Saint Francis Healthcare Encourages Residents to Put Heart Health FirstJan 31, 2023
MEMPHIS, TENN. - As we settle into the New Year and kick off February’s American Heart Month, now is the perfect time to set or revisit your goals for the year. Saint Francis Healthcare is encouraging residents to make heart health a priority.
Heart disease is the No. 1 killer of men and women in America, but there are ways we can reduce or eliminate our risk of developing it, such as exercising and eating a healthy diet.
Our experienced team at Saint Francis Healthcare is dedicated to providing patients in the Mid-South with comprehensive cardiac care close to home. If you have been diagnosed with a heart condition or you come to us for cardiac care, our dedicated team of physicians, physician assistants, nurses, techs, respiratory therapists and support staff is prepared to take care of you. With a full range of cardiac services, when patients come to Saint Francis, they can rest assured their heart is in the right place.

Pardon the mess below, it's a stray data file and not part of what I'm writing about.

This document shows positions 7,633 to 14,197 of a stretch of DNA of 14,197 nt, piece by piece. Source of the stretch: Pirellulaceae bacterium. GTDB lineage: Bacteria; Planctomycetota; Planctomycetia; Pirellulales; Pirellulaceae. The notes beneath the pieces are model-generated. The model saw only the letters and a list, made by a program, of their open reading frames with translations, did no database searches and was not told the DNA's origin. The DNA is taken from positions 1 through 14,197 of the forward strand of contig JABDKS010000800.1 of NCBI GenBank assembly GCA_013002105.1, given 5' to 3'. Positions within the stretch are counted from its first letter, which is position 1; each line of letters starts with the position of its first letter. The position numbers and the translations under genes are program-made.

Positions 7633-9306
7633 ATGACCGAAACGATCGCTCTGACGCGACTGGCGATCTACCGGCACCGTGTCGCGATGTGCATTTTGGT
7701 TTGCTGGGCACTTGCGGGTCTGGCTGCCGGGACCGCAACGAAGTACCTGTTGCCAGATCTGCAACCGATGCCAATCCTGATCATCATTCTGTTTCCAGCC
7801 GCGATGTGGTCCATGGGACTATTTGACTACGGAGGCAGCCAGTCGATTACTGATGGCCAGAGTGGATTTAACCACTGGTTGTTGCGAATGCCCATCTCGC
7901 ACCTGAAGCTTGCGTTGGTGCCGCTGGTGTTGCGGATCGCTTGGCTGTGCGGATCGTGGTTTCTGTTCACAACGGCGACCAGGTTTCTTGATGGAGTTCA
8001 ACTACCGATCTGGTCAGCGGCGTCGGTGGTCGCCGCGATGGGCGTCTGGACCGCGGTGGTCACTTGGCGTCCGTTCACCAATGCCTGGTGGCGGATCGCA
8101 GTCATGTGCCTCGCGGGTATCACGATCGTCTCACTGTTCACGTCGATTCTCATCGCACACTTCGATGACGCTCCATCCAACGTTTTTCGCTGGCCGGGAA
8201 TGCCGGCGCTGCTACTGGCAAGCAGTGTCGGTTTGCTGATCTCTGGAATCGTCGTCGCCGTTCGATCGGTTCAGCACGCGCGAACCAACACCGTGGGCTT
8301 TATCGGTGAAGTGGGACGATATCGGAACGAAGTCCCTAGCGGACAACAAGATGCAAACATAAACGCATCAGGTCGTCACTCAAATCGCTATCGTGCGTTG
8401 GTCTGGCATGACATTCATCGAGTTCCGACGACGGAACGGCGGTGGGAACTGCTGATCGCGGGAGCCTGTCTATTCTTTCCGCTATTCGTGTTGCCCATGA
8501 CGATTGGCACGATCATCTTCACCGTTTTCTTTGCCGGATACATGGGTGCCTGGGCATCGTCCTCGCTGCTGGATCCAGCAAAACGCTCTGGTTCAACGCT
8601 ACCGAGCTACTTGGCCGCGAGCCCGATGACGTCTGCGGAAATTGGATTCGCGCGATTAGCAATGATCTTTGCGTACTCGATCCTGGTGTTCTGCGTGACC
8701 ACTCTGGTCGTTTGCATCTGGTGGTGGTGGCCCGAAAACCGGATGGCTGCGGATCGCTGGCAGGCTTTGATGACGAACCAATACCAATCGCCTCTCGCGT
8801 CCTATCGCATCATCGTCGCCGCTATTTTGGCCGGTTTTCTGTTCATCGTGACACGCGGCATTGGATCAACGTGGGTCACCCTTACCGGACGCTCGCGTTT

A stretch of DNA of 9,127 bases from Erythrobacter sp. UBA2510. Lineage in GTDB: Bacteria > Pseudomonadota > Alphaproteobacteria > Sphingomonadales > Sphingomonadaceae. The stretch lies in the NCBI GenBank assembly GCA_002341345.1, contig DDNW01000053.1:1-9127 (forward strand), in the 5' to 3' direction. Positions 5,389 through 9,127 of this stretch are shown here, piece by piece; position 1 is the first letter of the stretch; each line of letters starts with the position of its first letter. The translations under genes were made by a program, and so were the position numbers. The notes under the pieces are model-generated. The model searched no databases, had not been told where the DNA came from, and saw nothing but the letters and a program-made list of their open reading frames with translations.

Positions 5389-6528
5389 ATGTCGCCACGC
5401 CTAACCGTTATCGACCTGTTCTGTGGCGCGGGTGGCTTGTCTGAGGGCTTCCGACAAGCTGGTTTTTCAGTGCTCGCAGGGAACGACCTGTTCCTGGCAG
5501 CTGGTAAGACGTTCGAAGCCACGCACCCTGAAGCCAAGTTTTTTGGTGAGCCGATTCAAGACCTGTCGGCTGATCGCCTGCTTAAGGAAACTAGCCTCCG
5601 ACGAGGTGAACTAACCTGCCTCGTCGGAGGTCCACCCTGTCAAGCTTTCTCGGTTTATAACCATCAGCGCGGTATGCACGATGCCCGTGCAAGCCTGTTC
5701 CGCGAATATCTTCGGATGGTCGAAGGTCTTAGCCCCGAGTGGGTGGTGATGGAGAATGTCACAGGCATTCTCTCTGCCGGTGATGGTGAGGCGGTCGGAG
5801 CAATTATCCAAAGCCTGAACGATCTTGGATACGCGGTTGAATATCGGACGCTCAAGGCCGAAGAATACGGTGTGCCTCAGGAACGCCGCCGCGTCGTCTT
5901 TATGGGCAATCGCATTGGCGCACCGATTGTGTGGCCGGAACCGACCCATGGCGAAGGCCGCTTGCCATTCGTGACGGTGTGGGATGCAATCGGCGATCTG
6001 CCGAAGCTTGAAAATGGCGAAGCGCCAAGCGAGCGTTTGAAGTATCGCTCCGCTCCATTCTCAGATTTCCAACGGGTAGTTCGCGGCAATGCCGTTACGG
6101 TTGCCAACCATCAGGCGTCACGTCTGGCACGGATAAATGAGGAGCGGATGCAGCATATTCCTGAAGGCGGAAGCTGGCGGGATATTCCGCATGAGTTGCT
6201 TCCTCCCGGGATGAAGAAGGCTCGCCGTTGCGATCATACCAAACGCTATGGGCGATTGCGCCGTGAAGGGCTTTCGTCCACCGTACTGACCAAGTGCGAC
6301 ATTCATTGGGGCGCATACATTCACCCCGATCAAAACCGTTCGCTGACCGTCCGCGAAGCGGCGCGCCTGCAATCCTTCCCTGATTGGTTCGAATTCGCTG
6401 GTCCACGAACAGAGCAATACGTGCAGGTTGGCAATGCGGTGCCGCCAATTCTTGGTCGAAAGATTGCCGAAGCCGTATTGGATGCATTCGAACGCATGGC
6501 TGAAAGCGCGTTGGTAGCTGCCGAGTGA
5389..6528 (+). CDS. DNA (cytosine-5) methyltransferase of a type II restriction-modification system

Each year in February, we recognize American Heart Month by focusing on ways to improve heart health. We hope you’ll join us by signing up for our weekly newsletter. In weekly emails, you will receive information, recipes and do-at-home exercises that can benefit you all year long.
According to the Centers for Disease Control and Prevention, approximately 805,000 Americans suffer a heart attack each year. The most common symptom of a heart attack for both men and women is chest pain or discomfort. However, women are more likely to have atypical symptoms. Other heart attack symptoms include, but are not limited to, tingling or discomfort in one or both arms, back, shoulder, neck or jaw, shortness of breath, cold sweat, unusual tiredness, heartburn-like feeling, nausea or vomiting, sudden dizziness and fainting.
This is also a good time to make sure you are up-to-date on your health screenings. Screenings and check-ups that are often covered by insurance can alert you to health conditions that need addressing sooner rather than later. From knowing your numbers for heart health to a mammogram or colonoscopy, early detection may prevent complications down the road.